The New York Jewish Week ran an article that included my thoughts on the Holy Land Foundation mistrial.
As it happens, years ago I debated Ed Abingdon (a key witness for the defendants) at a pair of events in Las Vegas and Reno on the Israeli-Palestinian conflict. After his diplomatic service he was a consultant to the Palestinian Authority. He was always cordial and very smooth. No doubt the jury found him impressive.
No Convictions in Hamas Terror Case
Trial linking U.S. Arabs to terrorists ends with acquittals and mistrial.
by Jonathan Mark
The Bush administration is losing “the war on terror,” at least in the courtroom.
For the third time in less than two years, the Justice Department couldn’t convince a jury on even one of 197 charges attempting to link radical American Moslems to Hamas, resulting in acquittals and a mistrial last week for leaders of a Texas-based charity that has been openly sympathetic to the Gaza-based terrorists.
The government was attempting to prove that the Holy Land Foundation for Relief and Development—at one time the largest Islamic charity in the United States — had been funneling $12 million to Hamas-controlled Palestinian agencies. The defense claimed Holy Land was simply supporting humanitarian causes in the face of Israeli “oppression.”
On Monday, in a Dallas court, Holy Land’s former chair, Mohammed El-Mezain was acquitted on 31 counts and the jury stalemated, resulting in a mistrial, on one count – the key charge of whether El-Mezain provided material support to a foreign terrorist organization. After deliberating for 19 days, the divided jury couldn’t reach a verdict for the Holy Land’s former chief executive Shukri Abu Baker, former chair Ghassan Elashi, operatives Abdulrahman Odeh, Mufid Abdulqader and the Holy Land Foundation as its own entity.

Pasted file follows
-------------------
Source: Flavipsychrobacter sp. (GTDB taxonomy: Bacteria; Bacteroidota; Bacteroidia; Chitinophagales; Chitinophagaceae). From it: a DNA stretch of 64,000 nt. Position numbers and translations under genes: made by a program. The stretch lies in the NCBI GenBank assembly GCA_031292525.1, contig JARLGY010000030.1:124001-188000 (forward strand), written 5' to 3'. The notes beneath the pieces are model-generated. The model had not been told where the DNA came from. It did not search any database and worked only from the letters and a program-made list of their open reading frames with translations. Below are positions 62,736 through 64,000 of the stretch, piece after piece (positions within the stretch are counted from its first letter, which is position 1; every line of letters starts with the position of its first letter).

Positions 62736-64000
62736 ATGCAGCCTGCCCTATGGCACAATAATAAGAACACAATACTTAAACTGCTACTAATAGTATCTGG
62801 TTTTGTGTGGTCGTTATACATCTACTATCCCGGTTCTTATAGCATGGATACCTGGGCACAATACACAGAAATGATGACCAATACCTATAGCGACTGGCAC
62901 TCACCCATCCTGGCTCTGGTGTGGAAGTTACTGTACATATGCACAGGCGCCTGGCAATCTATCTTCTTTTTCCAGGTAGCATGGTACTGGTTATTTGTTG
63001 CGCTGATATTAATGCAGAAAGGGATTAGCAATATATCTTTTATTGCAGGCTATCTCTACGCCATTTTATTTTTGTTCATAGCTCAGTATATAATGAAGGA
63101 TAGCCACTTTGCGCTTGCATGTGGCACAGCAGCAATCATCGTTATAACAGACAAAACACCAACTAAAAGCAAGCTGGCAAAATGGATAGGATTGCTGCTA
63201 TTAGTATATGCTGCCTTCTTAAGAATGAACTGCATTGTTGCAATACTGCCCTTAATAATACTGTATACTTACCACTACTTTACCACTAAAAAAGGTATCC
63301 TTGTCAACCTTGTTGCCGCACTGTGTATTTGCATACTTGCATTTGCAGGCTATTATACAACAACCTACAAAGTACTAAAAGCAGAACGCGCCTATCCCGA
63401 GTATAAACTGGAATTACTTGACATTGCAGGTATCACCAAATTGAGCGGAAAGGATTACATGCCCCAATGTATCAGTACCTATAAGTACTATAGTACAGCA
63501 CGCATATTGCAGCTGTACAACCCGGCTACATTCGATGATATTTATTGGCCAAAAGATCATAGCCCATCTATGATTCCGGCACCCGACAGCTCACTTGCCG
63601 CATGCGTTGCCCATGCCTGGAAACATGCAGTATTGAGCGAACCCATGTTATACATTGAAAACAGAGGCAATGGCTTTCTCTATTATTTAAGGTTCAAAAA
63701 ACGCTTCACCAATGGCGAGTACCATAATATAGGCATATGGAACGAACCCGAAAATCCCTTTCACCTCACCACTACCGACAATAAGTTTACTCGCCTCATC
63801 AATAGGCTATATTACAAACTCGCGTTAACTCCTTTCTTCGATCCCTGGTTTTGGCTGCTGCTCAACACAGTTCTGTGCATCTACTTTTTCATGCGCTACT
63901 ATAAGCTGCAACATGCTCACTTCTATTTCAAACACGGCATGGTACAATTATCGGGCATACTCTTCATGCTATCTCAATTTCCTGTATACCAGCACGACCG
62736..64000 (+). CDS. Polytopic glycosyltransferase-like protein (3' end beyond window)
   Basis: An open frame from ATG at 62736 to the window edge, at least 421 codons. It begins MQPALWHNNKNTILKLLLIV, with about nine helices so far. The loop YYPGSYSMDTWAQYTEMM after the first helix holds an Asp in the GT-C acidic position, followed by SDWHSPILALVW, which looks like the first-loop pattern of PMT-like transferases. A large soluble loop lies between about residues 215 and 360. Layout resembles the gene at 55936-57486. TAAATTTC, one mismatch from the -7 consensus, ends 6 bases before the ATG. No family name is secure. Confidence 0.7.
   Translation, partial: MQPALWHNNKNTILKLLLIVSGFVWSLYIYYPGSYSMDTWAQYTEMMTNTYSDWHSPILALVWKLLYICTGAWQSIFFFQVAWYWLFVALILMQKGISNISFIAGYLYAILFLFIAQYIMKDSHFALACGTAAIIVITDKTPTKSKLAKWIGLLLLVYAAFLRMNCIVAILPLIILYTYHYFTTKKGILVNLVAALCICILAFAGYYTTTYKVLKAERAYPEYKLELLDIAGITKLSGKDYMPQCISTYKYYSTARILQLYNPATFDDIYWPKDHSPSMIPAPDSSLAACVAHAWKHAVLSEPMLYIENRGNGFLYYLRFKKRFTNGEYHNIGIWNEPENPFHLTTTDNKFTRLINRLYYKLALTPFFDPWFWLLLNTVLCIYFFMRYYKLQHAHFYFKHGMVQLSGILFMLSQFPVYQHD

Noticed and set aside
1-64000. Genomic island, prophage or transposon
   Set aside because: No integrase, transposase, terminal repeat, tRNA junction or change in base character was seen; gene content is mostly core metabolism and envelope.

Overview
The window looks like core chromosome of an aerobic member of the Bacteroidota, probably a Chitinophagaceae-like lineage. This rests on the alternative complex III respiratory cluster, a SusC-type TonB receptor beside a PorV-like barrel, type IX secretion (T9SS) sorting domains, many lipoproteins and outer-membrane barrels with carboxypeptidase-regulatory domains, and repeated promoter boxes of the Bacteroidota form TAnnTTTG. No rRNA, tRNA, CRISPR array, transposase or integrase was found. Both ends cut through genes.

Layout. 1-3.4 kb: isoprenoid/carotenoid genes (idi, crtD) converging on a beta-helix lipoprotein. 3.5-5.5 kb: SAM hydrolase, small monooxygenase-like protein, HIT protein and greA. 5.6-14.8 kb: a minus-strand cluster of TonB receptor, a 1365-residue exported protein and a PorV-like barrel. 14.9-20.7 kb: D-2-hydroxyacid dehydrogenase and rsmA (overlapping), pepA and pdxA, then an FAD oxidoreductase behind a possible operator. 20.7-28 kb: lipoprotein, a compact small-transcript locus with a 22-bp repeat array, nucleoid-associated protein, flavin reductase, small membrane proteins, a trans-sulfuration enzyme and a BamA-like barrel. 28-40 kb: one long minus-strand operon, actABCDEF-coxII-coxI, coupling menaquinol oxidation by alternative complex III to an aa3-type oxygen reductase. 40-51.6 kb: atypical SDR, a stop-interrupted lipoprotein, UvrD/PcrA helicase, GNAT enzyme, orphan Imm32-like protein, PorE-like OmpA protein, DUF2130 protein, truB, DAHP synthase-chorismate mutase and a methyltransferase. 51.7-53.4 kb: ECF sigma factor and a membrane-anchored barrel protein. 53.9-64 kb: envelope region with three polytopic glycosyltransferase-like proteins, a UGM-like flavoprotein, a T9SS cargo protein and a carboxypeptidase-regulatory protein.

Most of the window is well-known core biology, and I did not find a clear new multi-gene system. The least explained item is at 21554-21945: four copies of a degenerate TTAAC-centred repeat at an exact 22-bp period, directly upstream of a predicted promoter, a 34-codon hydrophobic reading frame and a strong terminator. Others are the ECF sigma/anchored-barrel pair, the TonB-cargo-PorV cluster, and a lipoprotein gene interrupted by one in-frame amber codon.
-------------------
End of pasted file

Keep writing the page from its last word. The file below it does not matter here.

The government plans to retry the case.
Mark Briskman, the Dallas-based regional director of the Anti-Defamation League said, “I think the jury was overwhelmed” by the complexity of the government’s case. “I’ve looked at virtually all the evidence” — wiretaps, money transfers, documents — “and at times I was nearly overwhelmed, it was difficult to sort out, and I’ve been following [Holy Land] for ten or twelve years; imagine a jury made up of people who are totally unfamiliar [with Palestinian and international financial, political and military networks].”
Daniel Pipes, of the Middle East Peace Forum, said, “It seems to me that asking jurors to decide on 197 counts — complex counts — may be just too much. At a certain point you can be overwhelming the jury,” a complaint echoed by numerous other observers of this trial and the other recent anti-terror cases that failed to convict.
Adding to the haze in the Holy Land case, said terrorist expert Steven Emerson, was the fact that “some of the documentary evidence was in foreign languages.” He also noted the success by defendants, in this and other trials, to convince American juries that the Palestinian terrorist war against Israel is one of “liberation,” simply a “dispute between only Israelis and Palestinians, rather than seeing it as part of the radical Islamic fundamentalist war against the west.”